The key difference between the fourth industrial revolution and all the industrial revolutions before is that job replacement will not be as one-dimensional. For the first time, both high-skilled and low-skilled jobs are at risk of being replaced at the same time. And there is real risk that, if our politics is based around a closed-minded view of the world, we will make the problem worse.
The business, energy and industrial strategy (BEIS) committee is right to argue in a report published today that unless the government steps up efforts to manage the transition to automation, entire regions of the UK face being left behind and British businesses could find themselves uncompetitive.
The committee argues that in lagging behind its G7 competitors in its adoption of robots, the UK has allowed other countries to steal a march and to lead the fourth industrial revolution, seizing the opportunities for economic growth and jobs.
This problem is made worse by some calling for workers to resist rather than embrace this change. We can’t resist change and we can’t ignore it either. In a globalised world where we are not simply interconnected but interdependent, technological change is inevitable. But few people would disagree that we need to manage the change so that workers are beneficiaries too.
The Commission on Workers and Technology recently heard evidence about how Amazon subjects its workforce to abhorrent working practices such as wristbands that track movements including toilet breaks. In July this year, Amazon was already reportedly confident that the company will be able to use drones to deliver packages to customers within months. It won’t be long before they are widely used throughout their business and this only scratches the surface of what’s to come.
This type of automation, whereby workers are slowly sidelined, further reduces bargaining power. That is why in order to fully protect working people from a dystopian future, trade unions and those on the left have to rethink their modus operandi. Historically, when faced with working conditions such as those in Amazon, and when working collectively, workers would have had numerous tools at their disposal to argue for and affect change. But that collective power is totally nullified by a business model in which the value workers can add is significantly reduced.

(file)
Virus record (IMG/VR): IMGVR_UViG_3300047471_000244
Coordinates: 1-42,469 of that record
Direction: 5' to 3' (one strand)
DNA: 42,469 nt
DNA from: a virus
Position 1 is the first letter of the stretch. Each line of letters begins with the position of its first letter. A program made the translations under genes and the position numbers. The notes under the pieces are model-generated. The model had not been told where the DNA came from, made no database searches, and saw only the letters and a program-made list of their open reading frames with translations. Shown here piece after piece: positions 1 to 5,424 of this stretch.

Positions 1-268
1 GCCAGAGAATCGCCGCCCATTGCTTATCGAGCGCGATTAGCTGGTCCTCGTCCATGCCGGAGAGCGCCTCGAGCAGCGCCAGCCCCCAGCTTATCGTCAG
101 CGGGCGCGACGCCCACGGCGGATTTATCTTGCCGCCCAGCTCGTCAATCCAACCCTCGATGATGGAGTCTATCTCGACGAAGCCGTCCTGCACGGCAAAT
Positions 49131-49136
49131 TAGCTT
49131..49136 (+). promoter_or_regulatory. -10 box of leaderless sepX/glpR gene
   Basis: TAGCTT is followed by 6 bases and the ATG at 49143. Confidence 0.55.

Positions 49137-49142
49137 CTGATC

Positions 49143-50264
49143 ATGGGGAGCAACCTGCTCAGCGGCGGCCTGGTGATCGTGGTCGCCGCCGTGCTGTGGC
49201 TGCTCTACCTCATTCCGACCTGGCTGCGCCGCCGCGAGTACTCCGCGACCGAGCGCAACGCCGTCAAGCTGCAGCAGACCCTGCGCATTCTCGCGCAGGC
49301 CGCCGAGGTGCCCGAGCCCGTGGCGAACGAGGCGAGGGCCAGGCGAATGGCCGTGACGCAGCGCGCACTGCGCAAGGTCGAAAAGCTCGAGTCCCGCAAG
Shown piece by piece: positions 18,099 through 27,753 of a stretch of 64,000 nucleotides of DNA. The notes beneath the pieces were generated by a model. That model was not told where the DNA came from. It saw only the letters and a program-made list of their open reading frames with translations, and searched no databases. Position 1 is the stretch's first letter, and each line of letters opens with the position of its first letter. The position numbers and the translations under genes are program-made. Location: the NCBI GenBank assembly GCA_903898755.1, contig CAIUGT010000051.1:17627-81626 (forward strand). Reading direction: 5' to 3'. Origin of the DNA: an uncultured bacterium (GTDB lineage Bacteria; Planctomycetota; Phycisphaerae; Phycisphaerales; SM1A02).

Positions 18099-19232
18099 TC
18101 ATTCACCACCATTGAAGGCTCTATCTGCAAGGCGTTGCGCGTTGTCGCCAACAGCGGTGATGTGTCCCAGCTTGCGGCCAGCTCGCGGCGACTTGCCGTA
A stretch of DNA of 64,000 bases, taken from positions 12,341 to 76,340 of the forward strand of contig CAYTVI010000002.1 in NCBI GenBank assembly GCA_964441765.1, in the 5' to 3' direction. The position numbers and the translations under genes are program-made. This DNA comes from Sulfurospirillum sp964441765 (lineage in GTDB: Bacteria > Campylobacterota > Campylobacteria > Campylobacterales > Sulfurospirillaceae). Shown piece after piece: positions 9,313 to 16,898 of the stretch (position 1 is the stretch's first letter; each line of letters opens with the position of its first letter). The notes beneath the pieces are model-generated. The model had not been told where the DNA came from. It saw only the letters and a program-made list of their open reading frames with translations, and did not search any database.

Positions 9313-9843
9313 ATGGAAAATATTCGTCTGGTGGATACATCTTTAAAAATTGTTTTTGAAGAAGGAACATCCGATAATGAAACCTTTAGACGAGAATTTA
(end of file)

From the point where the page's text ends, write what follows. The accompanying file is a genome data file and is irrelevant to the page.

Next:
Reduced bargaining power, a smaller pool of jobs and sector replacement by ‘distributive industries’ won’t only drive down wages, but could force many more into part-time ‘gig economy’ work. We don’t yet know what the jobs of the future are, but we do know through our work with the Commission on Worker and Technology that workers are not prepared for this future. Too many people are unaware how destabilising these changes could be and thinkthat their job or their sector will be immune.
The BEIS committee has found that we have a workforce that is unworried and not upskilling, employers that are not automating and a government that is not leading. The danger is that we could end up with an uncompetitive economy, a more unequal society and a workforce that is unprepared to meet the demands of a technological employment market. We need workers, employers and government working in partnership to focus on skills, investment and training to prepare for the future. And we need the government to have the courage to meet the scale of the challenge.
There is a version of an automated future that leads to a better working life for all. Technology has the potential to lift many out of poverty pay. But if recent times have taught us anything about politics, we know this future must be fought for if it is to be realised. If we do not act, the outlook will be bleak. Compared to China and the US, the UK will be seriously uncompetitive – creating an unstable future for all. Workers and business alike need the government to step up and manage the transition to automation.
Photo credit: Christian Haugen